Old Harlan Thrombey, crime novelist, is found dead, having apparently committed suicide after his birthday party. An unknown person hires Benoit Blanc, the “last gentleman detective”, to investigate this supposed suicide and it isn’t long before everyone in his household is a suspect, from the rebellious grandson to the sweet-natured caregiver.
I enjoyed this much more than I did Frozen 2 as it was a murder mystery very much in the veins of a Poirot story.
=== Spoiler warning after this ===
The Good Stuff
- Director Rian Johnson was inspired by Agatha Christie and it shows. (Even the poster title treatment mimics the classic Christie novel covers!) It felt very like an Agatha Christie story, perhaps only failing slightly in a couple of aspects. There was a whole cast of Christie-like characters – the good, the bad, the ugly, the odd.
- The first part of the movie was well-executed. Good choice to cut back and forth between characters as they were being interviewed by the police and Benoit Blanc. You get quick and concise introductions to the characters while at the same time learning what happened at the party the night before.
- I liked that the visuals were not dreary and bordering on black-and-white. The Thrombey mansion had the feeling of a house in which suspicious and mysterious things happen (and the cutaways of random staring figurines emphasized the creepiness) – even the cop comments on it at one point – but it didn’t look like a horror movie. There were was only maybe a couple of points in the movie at which the visuals took on a darker tone. Otherwise, it was brightly lit and quite saturated. Some characters (as you can see in the poster) wear eye-popping colours, which is a tremendous relief. I really am tired of the gloomy desaturated look in movies.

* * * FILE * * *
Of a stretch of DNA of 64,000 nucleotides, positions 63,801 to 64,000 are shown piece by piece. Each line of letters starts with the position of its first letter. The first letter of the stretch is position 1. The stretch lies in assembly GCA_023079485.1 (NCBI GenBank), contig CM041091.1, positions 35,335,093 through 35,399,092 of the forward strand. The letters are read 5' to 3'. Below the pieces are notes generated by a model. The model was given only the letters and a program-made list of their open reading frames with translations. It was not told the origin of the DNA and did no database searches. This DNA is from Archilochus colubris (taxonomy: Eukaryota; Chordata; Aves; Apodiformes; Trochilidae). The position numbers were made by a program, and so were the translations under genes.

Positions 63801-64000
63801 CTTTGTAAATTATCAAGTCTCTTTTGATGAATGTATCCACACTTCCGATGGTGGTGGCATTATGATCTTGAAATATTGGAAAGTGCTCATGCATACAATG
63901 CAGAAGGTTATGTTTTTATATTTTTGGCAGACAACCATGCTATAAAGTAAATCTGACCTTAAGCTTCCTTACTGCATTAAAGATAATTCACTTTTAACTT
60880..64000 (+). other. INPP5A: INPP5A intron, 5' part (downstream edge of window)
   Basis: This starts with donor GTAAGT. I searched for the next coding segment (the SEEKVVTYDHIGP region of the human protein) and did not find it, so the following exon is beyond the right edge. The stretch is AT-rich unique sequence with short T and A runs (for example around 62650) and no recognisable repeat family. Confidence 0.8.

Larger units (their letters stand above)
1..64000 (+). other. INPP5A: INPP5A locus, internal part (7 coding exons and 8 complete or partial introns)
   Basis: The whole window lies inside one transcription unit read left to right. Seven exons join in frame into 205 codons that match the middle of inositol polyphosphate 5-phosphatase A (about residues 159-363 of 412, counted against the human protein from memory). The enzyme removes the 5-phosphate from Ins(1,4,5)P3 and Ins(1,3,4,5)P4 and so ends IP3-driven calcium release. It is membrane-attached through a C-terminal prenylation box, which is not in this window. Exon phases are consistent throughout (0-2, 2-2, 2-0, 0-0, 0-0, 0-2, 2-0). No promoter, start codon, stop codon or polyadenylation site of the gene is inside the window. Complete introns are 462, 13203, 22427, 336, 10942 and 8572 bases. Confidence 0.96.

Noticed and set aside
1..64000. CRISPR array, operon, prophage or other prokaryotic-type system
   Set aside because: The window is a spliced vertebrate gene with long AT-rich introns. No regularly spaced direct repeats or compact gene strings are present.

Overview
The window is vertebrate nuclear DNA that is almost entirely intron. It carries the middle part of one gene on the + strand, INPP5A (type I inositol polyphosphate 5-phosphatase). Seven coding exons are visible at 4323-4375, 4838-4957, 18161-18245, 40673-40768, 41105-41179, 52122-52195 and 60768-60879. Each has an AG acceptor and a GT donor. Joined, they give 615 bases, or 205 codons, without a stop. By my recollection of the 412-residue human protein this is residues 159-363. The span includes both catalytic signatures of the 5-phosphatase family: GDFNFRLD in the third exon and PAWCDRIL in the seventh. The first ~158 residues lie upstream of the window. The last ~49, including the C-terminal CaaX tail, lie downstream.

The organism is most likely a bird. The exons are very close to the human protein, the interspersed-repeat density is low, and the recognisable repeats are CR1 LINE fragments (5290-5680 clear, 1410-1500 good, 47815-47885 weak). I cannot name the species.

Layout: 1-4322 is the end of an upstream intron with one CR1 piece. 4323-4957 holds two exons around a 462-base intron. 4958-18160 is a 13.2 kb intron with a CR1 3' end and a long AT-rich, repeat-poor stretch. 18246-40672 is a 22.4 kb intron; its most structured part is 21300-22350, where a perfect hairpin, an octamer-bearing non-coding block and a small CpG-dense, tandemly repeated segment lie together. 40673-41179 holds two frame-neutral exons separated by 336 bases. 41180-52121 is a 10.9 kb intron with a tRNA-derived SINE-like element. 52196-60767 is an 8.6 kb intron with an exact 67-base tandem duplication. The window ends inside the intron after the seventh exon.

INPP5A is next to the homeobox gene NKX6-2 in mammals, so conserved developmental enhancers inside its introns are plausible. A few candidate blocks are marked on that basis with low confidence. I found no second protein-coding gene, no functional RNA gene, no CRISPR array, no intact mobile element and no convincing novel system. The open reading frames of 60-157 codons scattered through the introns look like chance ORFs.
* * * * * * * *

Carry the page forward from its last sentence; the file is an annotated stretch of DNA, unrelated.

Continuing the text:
- Chris Evans was great as the smug rebel grandson. He managed to be the charming rogue whose charm you didn’t feel even though you could see how other people might find him so. That’s an interesting tightrope to walk. The character itself worked well too. It’s the “he’s too obvious a suspect to be the murderer – but wait! He really is the person behind it all” twist. I think at some point most people figured out he was the bad guy but as these mystery stories go, it really comes down to the question of “How?”
Rian Johnson did a good job of emulating the murder mystery style reveal here.
- The cast was overall very good. The smarmy and unpleasant characters (which is nearly all of them) were appropriately unlikeable while also being comedic in their ridiculousness.
- The plot was fairly tight. The main suspects have valid motives for murder, and there were no glaring plotholes. Again, good job, Rian Johnson.
(I’ve only seen the movie once so there might be things I’d notice after a few viewings or after reading other reviews.)
The Bad Stuff
- I’m not sure that Daniel Craig’s southern accent as Benoit Blanc really worked. He should just have used his normal British accent. That name is so obviously French-styled that the southern accent feels slightly off. (I might also be too accustomed to seeing Daniel Craig as James Bond by now to fully believe him as a character with a French name but southern US accent…) Presumably it’s all part of the nod to Agatha Christie’s Poirot, but with an American twist to it. Didn’t quite work though. I’d like one of my American friends to tell me how accurate that southern accent was too. hahah
- Marta’s complete inability to lie and her tendency to vomit if she lied was perhaps the most unbelievable and exaggerated part of the whole story. It seemed cartoonish.
The Other Stuff
- I think more of the characters’ motivations could have been fleshed out instead of just the main three or four suspects. This is one aspect in which the story does not quite match Agatha Christie’s style, since she often pointed fingers are just about everyone possible. But this is a movie, not a book. It wouldn’t have made sense to try and cram in deep back stories and possible motives for more than those few main characters. As it stands, it was enough for the movie’s 130-minute runtime.
- The Malay subtitles on this were mostly okay but there were parts where the translator didn’t quite get the nuance of the phrases (e.g. “in for a penny, in for a pound” was translated as being all about money). The translator also totally misheard “Mrs. Thrombey” (Harlan’s mother) and translated it as “Encik Thrombey” (“Mr” instead of “Mrs”) every single time.
- Trooper Wagner being a fan of Harlan Thrombey’s books and murder mystery fiction in general made for some amusing bits where he can’t help but display his enthusiasm.
- They do manage to squeeze in some social commentary – a short discusson on immigration issues, and Harlan’s granddaughter and youngest grandson exchange barbs calling each other “alt-right troll” and “liberal snowflake.” But it wasn’t too heavy-handed so it didn’t interrupt the story.